Another compilation album, Love... The Album was released on 12 November 2007. Like Two's Company before it, this album includes both previously released material and newly recorded songs, namely "Waiting for a Girl Like You", "When You Say Nothing at All", "All Out of Love", "If You're Not the One" and "When I Need You" (the last was released as a single, reaching No. 38; the album peaked at No. 13).
2008–present: 50th anniversary and The Shadows reunion
2008, Richard's 51st year in the music business saw the release of the eight-CD box set And They Said It Wouldn't Last (My 50 Years in Music). In September, a single celebrating his 50 years in pop music, titled "Thank You for a Lifetime" was released. On 14 September 2008 it reached No. 3 on the UK music charts.
On 11 November 2008, Richard's official website announced that Cliff and the Shadows would reunite to celebrate their 50th anniversary in the music business. A month later they performed at the Royal Variety Performance. In 2009, Cliff and the Shadows brought their partnership to an end with the "Golden Anniversary concert tour of the UK".
A new album by Richard and the Shadows was released in September 2009. Titled Reunited, It was their first studio project in forty years. The 28 tracks recorded comprise 25 re-recordings of their earlier work, with three "new" tracks, originally from that era (and earlier), the single "Singing the Blues", along with Eddie Cochran's "C'mon Everybody" and the Frankie Ford hit "Sea Cruise". The album charted at No. 6 in the UK charts in its opening week and peaked at No. 4. The reunion tour continued into Europe in 2010. In June 2009, it was reported by Sound Kitchen Studios in Nashville that Richard was to return there shortly to record a new album of original recordings of jazz songs. He was to record fourteen tracks in a week.
Richard performed "Congratulations" at the 70th birthday celebrations of Queen Margrethe II in Denmark on 13 April 2010.
On 14 October 2010, Richard celebrated his 70th birthday and to mark the occasion, he performed a series of six concerts at the Royal Albert Hall, London. To accompany the concerts, a new album of cover versions of swing standards, Bold as Brass, was released on 11 October. The official party celebrating Richard's 70th birthday was held on 23 October 2010, with guests including Cilla Black, Elaine Paige and Daniel O'Donnell.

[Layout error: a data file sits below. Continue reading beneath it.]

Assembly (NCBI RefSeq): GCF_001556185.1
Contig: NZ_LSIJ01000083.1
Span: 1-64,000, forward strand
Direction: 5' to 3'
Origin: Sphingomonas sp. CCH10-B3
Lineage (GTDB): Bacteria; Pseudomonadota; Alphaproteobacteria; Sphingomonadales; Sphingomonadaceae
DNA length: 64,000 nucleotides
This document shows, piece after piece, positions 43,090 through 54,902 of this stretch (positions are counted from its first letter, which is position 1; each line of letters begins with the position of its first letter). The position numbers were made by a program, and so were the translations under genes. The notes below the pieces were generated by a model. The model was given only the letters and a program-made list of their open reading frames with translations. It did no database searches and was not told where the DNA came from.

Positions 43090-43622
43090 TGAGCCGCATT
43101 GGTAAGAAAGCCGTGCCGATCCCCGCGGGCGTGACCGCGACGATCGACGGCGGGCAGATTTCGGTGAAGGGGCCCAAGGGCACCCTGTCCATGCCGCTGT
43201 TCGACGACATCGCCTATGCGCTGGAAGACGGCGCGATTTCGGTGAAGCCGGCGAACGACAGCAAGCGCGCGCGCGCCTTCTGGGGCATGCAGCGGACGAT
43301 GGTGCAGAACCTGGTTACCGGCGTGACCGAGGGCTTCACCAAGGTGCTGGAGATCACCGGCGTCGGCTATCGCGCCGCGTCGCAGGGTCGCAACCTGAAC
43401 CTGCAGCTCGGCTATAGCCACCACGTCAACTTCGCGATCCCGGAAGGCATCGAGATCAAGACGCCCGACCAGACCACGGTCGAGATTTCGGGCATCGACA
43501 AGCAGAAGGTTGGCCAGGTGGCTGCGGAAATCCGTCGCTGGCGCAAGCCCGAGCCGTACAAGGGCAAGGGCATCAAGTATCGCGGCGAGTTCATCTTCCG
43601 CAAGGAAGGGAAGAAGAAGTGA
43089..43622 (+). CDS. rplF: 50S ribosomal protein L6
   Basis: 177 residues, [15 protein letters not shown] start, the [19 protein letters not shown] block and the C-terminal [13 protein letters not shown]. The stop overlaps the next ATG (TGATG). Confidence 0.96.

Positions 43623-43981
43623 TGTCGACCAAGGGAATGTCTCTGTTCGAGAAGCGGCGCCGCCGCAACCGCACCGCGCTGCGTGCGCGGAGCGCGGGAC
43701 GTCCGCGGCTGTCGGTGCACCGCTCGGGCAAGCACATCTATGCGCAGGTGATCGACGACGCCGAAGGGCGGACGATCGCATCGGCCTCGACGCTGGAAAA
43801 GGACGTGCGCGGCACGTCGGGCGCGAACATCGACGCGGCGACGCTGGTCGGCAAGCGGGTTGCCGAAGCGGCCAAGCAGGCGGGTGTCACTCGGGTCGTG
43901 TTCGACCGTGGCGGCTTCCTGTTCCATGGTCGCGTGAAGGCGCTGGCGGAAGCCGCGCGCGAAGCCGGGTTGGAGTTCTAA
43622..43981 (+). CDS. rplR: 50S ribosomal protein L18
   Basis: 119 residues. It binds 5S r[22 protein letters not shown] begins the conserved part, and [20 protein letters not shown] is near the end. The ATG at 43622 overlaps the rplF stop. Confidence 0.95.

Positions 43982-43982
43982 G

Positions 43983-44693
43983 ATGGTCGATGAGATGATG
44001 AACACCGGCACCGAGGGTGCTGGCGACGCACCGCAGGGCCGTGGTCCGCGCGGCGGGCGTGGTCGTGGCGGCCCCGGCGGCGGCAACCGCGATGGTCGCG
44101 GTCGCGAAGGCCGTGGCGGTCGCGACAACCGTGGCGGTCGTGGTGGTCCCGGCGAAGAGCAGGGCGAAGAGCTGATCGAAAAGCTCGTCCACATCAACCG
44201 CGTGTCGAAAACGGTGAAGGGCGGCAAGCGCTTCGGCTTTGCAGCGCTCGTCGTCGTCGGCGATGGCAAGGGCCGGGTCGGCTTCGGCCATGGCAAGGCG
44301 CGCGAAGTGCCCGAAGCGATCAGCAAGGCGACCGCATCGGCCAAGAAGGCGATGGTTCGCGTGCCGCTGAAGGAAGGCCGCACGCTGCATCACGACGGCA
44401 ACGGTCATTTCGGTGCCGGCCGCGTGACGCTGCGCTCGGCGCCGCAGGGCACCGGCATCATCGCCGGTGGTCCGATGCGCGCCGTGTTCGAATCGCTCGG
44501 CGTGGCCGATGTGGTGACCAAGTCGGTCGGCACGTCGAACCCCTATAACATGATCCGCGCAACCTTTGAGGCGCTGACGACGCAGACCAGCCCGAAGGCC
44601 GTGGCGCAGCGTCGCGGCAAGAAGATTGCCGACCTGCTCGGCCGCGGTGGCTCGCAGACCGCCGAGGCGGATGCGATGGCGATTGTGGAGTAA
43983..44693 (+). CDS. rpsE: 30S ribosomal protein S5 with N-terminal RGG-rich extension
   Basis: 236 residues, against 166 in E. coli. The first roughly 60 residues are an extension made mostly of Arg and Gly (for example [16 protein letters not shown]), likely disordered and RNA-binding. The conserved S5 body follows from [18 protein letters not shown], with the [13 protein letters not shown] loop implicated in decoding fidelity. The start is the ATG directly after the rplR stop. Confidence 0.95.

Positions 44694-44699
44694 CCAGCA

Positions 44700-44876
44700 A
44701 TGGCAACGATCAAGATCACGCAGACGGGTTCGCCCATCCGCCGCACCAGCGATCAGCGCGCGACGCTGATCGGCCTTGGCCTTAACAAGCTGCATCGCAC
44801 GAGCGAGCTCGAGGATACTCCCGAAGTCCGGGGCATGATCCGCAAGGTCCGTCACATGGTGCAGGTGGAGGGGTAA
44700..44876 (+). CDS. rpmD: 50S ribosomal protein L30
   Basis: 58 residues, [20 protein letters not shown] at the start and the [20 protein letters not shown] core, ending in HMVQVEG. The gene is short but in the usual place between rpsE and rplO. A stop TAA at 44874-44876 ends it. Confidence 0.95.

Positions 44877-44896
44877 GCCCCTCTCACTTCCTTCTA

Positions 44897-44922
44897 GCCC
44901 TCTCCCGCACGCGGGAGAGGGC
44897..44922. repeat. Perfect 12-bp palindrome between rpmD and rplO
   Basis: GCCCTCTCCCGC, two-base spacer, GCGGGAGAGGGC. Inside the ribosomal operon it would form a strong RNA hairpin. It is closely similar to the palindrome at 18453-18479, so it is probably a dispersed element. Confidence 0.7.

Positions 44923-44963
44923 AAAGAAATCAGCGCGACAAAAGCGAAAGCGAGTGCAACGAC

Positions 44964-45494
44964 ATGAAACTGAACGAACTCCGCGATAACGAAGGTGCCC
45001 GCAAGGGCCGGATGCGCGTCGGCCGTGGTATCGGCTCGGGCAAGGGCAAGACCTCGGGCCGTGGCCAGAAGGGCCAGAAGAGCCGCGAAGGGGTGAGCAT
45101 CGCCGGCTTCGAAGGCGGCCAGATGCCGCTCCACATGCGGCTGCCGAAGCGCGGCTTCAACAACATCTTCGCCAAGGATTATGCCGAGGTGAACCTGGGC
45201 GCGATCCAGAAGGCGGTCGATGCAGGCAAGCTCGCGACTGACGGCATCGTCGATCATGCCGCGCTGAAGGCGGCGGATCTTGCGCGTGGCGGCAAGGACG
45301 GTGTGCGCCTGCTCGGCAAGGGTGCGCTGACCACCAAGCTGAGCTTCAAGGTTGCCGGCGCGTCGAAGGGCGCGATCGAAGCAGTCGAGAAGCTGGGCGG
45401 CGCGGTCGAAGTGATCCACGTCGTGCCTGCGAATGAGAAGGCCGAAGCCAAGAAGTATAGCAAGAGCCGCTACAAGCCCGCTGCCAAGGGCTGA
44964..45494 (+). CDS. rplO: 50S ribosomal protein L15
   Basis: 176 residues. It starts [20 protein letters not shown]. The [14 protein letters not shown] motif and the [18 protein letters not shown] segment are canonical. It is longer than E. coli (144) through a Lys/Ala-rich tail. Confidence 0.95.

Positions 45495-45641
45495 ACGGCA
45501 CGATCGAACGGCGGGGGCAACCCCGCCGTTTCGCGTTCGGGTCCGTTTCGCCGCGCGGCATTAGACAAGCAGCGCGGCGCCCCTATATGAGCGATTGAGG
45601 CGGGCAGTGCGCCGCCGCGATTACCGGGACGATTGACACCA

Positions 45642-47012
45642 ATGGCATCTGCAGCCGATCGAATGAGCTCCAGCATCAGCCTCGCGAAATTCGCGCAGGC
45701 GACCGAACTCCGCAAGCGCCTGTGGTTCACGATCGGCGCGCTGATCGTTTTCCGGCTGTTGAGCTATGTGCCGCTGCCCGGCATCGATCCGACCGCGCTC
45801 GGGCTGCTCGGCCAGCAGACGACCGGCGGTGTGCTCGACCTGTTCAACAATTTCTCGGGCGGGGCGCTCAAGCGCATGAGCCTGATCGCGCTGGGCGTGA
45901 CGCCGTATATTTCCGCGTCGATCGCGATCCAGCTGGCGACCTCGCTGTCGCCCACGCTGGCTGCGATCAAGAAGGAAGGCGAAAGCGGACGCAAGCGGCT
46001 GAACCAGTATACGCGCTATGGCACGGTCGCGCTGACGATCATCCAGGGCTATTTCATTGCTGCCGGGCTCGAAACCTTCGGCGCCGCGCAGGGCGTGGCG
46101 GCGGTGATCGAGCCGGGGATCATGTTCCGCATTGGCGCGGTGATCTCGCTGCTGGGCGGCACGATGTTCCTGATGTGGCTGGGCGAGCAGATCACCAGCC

After a week of promotion, Richard flew out to rehearse for the German Night of the Proms concerts in Belgium at the end of October. He made a surprise appearance at the Antwerp concert of the Night of the Proms on Thursday, 28 October 2010 and sang "We Don't Talk Anymore" to a great reaction from the surprised 20,000 fans at Sportpaleis Antwerp. In all, he toured 12 German cities in November and December 2010, during the Night of the Proms concerts, as the headline act. The total of 18 concerts were attended by over 300,000 fans. Richard performed a selection of hits and tracks from the Bold As Brass album.
In November 2010, he achieved his third consecutive UK No. 1 music DVD in three years with the DVD release of Bold as Brass.
In October 2011, Richard released his Soulicious album, containing duets with American soul singers including Percy Sledge, Ashford and Simpson, Roberta Flack, Freda Payne and Candi Staton. The album was produced by Lamont Dozier and was supported by a short UK arena tour. Soulicious became Richard's 41st top-10 UK hit album.
He was among the performers at the Diamond Jubilee concert held outside Buckingham Palace in June 2012.
On 30 June 2012, Richard helped to carry the Olympic torch from Derby to Birmingham as part of the torch relay for the 2012 Summer Olympics in London. Richard said that his run with the Olympic torch would be one of his top-10 memories.
In November 2013, Richard released the 100th album of his career, The Fabulous Rock 'n' Roll Songbook. To that point Richard had released 47 studio albums, 35 compilations, 11 live albums and 7 film soundtracks.
Richard was scheduled to open for Morrissey at a live concert at New York's 19,000-capacity Barclays Center on 21 June 2014. Morrissey said that he was "honoured and thrilled" to have Richard on the bill. It was reported on 16 June 2014 that Morrissey had cancelled the concert after collapsing with an "acute fever". Richard announced that he would stage a free show for fans in New York on the same night the cancelled concert was due to take place.
In October 2015, Richard performed on tour to mark his 75th birthday. He took to the stage across seven cities in the UK, including six nights at London's Royal Albert Hall, a venue he has performed on over 100 occasions during his career. Richard's 2015 tour received a positive review from The Guardian's rock music critic Dave Simpson.